There's always more to the accounts of Jesus' life and words than what can be easily be perceived with reason alone. Reason is good and helpful, but it can't take us all the way into the mysteries of God.
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  #8  
Old May 4, '11, 2:57 pm
TimothyH TimothyH is offline
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Default Re: Why wasn't Jesus recognizable to his disciples/followers after his resurrection?

I believe it to also be a function of God's compassion for us, his knowledge of what we can and can't handle at any given time. Throughout his ministry, Jesus revealed himself to the disciples in stages, not giving them too much before they are ready to handle it...
I have much more to tell you, but you cannot bear it now. (John 16:12)
Jesus knows just what we need and gives it to us right when we need it, never forcing us before we can handle it. And he does so even after the ressurection.
Now that very day two of them were going to a village seven miles from Jerusalem called Emmaus, and they were conversing about all the things that had occurred. And it happened that while they were conversing and debating, Jesus himself drew near and walked with them, but their eyes were prevented from recognizing him. (Luke 24:13-16)
Jesus doesn't just walk up to them and say, "Hey guys, check it out, I'm alive!" He hides himself and gently eases the disciples into it in a loving way, a Eucharistic way, first on the road to Emmaus. .
And it happened that, while he was with them at table, he took bread, said the blessing, broke it, and gave it to them. With that their eyes were opened and they recognized him, but he vanished from their sight. (Luke 30:31)
The two men on the road to Emmaus tell the disciples how he revealed himself Eucharistically...
Then the two recounted what had taken place on the way and how he was made known to them in the breaking of the bread. (Luke 30:25)
Simon Peter was already claiming to have seen the Lord but even so, through their frailty, the disciples are terrified when Jesus appears...
While they were still speaking about this, he stood in their midst and said to them, "Peace be with you." But they were startled and terrified and thought that they were seeing a ghost. (Luke 30:36-37)
How wonderful our Lord is! He reveals himself in such a loving way...
Look at my hands and my feet, that it is I myself. Touch me and see, because a ghost does not have flesh and bones as you can see I have." And as he said this, he showed them his hands and his feet. While they were still incredulous for joy and were amazed, he asked them, "Have you anything here to eat?" They gave him a piece of baked fish; he took it and ate it in front of them. (Luke 30:39-43)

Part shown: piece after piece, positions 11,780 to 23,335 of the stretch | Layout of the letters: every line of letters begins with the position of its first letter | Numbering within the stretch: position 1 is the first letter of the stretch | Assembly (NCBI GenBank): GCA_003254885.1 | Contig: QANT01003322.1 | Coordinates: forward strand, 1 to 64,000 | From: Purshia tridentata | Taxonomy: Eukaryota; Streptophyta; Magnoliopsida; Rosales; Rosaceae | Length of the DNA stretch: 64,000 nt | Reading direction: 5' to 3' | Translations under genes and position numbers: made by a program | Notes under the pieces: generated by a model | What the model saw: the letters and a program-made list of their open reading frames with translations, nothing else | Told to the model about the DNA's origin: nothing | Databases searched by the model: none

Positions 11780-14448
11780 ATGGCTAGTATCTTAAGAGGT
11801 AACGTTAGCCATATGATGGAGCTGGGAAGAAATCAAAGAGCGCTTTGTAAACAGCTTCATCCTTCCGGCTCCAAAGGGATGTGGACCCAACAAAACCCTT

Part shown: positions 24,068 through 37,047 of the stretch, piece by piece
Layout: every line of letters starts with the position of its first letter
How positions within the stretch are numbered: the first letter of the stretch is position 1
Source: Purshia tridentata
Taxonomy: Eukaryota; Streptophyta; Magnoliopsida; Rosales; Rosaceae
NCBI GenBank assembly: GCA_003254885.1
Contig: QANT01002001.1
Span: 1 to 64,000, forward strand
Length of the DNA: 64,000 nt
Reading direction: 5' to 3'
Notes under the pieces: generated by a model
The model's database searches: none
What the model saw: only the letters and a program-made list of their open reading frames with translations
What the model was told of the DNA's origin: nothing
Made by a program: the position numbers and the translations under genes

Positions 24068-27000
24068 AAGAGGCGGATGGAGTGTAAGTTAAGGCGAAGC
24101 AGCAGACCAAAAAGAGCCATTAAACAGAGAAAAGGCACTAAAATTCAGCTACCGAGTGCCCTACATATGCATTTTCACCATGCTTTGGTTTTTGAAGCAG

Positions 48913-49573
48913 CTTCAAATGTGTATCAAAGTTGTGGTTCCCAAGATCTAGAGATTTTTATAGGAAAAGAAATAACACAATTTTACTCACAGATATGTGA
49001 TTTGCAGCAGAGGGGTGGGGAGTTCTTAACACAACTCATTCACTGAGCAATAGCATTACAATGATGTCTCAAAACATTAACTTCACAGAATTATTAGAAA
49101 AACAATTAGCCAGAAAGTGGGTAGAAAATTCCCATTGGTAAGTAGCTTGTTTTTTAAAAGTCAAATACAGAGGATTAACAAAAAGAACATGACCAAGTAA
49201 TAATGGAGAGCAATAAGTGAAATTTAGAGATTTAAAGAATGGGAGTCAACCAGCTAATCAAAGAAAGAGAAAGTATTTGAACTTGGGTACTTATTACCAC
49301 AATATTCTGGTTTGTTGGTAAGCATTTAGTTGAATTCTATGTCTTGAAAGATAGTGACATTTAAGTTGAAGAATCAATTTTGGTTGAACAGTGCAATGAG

He asks the disciples to come forward and see that it is really him, to look and to touch. Then he has a meal with them. And he reveals himself to us this way in the Eucharist, whenever we come forward to the altar to recieve him. He does not fully reveal himself in the flesh, but does so in a hidden way, still asking us to "See that it is really me" and inviting us to look upon him and touch him to know that he is real. And like that day when he at the baked fish, he asks us to have a meal with him.

The disciples thought they were seeing a ghost, that he wasn't real, in spite of being told by several people that he had been seen alive. And its the same way now. Catholics say, "Jesus is really present in the Eucharist" and we are told, "Oh, you crazy Catholics, It's just bread." Just like Thomas, secular society and mainstream Protestant Christianity refuses to believe.
So the other disciples said to him, "We have seen the Lord." But he said to them, "Unless I see the mark of the nails in his hands and put my finger into the nailmarks and put my hand into his side, I will not believe." (John 20:25)
But Jesus was real then and he is real now. The Eucharistic thread through the whole story is clear to me. He reveals himself to us the same way in the Eucharist as he did to his disciples after the ressurection, in a loving, compassionat way. In a hidden way. In a Eucharistic way.
Then he said to Thomas, "Put your finger here and see my hands, and bring your hand and put it into my side, and do not be unbelieving, but believe." Thomas answered and said to him, "My Lord and my God!" (John 20:27-28)
The verse above could just as well have been written...
Then the Priest of God said to the parishoner, "Body of Christ." The parishoner answered and said to him, "Amen!"
-Tim-

Last edited by TimothyH; May 4, '11 at 3:15 pm.
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  #9  
Old May 4, '11, 3:19 pm
piejesu piejesu is offline
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Default Re: Why wasn't Jesus recognizable to his disciples/followers after his resurrection?